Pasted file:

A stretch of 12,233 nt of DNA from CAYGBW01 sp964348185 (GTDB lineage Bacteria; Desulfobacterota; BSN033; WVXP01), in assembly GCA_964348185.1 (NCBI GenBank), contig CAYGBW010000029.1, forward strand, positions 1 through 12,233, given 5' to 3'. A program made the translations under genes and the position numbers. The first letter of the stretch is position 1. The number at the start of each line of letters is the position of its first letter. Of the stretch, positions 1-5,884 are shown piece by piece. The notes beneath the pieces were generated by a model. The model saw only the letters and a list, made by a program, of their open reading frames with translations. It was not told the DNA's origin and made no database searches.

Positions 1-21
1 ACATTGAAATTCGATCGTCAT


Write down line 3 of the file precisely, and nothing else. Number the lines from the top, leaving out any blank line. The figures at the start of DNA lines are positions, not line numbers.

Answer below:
1 ACATTGAAATTCGATCGTCAT